To my ears it sounds as if Paul sings the high LEAD during the middle eight, while John does the low harmony.

      Almost the same thing happened with If I Fell; with John singing the intro all by himself, but for the remainder of the song he’s “relegated” to low harmony.

      Sometimes it’s hard to determine what’s the lead and what’s the harmony.
      Baby’s In Black springs to mind.

      1. George

        The ” though tonight she’s made me sad” lyric, Paul’s voice is more dominant than John’s, which then seems to dominate the next line. George’s country and western playing and licks serve the song especially well, which is definetly his musical strength.

    2. Sergey

      Everett:
      Recorded in nineteen takes (only five of which were complete),
      the texture includes drums, bass, and Jumbo on one track, one Lennon vocal
      part on a second, the bright round sound of Harrison’s MRB-enhanced Tennessean
      on a third, and Lennon’s self-duetting vocal, tambourine (in bridge, C
      [0:50–1:04]), and backing vocals by McCartney and Harrison for the SRDC
      verse’s D-gesture (B+1–4 [0:20–0:24]) on the fourth.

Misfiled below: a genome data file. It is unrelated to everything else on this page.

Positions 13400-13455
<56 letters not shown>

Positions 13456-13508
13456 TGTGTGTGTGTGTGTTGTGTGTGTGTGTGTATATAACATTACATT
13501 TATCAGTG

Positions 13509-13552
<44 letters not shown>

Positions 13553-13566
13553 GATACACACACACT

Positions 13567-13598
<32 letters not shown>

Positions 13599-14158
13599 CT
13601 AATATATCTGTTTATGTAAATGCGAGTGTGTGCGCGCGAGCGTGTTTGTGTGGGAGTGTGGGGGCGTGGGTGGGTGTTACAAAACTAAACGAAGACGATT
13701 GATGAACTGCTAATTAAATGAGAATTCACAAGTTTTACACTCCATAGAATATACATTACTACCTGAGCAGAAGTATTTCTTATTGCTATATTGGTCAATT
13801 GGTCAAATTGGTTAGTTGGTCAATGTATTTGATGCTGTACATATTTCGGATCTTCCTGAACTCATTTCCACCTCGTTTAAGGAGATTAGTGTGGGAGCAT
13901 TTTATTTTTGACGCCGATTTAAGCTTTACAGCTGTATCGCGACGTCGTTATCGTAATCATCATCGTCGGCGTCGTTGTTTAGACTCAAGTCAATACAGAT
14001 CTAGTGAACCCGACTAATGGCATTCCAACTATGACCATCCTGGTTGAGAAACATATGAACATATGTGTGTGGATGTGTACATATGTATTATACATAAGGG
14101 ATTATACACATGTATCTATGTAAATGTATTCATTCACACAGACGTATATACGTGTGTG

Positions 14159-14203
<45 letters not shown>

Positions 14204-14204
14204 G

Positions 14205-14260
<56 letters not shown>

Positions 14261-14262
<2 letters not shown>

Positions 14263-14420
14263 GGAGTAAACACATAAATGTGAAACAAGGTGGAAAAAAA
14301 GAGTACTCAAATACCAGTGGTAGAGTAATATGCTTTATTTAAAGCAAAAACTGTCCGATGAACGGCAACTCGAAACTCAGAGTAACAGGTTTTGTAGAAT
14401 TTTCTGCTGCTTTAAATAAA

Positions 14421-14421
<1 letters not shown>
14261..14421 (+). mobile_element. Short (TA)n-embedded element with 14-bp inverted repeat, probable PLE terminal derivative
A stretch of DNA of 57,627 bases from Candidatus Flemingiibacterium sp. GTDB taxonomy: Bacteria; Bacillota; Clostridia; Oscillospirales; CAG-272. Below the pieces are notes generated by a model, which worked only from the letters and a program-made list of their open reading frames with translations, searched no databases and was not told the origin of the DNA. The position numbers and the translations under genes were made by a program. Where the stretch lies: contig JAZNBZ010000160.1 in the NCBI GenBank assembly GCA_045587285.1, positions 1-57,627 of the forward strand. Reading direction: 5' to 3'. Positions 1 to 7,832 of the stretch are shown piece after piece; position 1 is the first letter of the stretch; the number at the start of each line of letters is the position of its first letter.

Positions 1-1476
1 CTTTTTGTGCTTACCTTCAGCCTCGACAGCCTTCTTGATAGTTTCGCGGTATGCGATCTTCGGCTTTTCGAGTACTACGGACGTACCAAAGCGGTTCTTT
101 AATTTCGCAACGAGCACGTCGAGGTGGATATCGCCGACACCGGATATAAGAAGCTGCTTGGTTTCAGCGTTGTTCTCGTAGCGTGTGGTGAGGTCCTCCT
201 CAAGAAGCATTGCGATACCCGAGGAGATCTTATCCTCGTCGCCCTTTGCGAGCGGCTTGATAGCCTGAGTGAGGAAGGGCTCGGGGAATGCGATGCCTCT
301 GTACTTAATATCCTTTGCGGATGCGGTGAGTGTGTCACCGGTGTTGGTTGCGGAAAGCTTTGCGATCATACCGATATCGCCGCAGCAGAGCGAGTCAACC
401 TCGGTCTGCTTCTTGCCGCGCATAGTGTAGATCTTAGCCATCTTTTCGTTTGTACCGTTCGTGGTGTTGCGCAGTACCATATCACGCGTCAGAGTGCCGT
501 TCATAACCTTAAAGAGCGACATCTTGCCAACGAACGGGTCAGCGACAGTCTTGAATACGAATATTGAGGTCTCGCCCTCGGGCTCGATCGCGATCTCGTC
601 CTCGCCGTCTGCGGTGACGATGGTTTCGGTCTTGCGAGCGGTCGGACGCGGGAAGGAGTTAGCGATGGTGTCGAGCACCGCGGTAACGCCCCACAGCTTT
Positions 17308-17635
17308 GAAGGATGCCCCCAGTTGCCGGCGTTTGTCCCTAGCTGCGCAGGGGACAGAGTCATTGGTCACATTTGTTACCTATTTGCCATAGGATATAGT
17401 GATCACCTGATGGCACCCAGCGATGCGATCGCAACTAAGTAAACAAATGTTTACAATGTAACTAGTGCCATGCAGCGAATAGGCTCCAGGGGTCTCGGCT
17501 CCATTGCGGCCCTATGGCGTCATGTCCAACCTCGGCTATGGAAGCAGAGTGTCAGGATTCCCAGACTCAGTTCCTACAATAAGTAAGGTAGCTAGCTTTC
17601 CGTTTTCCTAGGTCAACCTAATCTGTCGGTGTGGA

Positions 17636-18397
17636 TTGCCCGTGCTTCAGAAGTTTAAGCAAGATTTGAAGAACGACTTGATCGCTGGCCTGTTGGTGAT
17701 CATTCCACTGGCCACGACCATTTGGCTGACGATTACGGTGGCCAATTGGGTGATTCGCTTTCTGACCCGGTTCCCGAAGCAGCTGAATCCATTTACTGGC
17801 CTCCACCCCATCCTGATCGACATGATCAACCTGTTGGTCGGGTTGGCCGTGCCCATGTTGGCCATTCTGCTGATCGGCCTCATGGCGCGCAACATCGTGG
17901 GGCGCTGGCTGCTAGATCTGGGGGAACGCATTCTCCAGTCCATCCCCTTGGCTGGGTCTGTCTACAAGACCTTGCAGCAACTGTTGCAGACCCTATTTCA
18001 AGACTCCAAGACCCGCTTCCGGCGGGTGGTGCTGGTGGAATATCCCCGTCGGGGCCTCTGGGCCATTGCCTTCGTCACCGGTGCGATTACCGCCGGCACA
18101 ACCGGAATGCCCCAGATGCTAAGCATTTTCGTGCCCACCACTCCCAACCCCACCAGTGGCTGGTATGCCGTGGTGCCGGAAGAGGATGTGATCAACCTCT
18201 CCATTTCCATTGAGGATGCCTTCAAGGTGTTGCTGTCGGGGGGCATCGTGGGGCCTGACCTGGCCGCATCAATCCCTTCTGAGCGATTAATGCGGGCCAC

3. James Ferrell

      +1. This is the way I hear it too.

      Love this song. This and “I’m a Loser” are my favorite BFS tracks–both kind of depressed, country-inflected John songs.

  2. Brian J Lenny

    “THE BEATLES” IN 1960s I WENT TO SEE THEM AS I WAS ADDICTED TO THERE SONGS.I HAVE LOTS OF BEATLES ORIGIONAL ITEMS AND I STILL LIKE TO HERE THEM AS THEY ARE STILL THE BEST FOR SINGING THERE SONGS.I MISS JOHN & GEORGE.

  3. mitchell

    that is not john singing with himself. that is john singing with paul who is doing a lower harmony in the verse, but then switches to the higher in the middle eight. there is no doubling of the ‘nasal’ twang of john which would be very noticeable. the voice is either George or Paul, but after listening very carefully, i have concluded its most likely Paul. whoever is saying it is john is wrong.

    1. TheOneBeatle (From Youtube)

      This is one of my favorites songs, i think it’s John in lead vocals, and Paul the backing vocals of John. Paul & George shares the ”aaaaaaah…”, and Ringo, and his excellent drumming.
      I feel so much sad and happiness in this song.

    2. Sergey

      I think you’re right.
      Mike Brown (http://wgo.signal11.org.uk/html/content/i.htm#idwtstp):
      1:04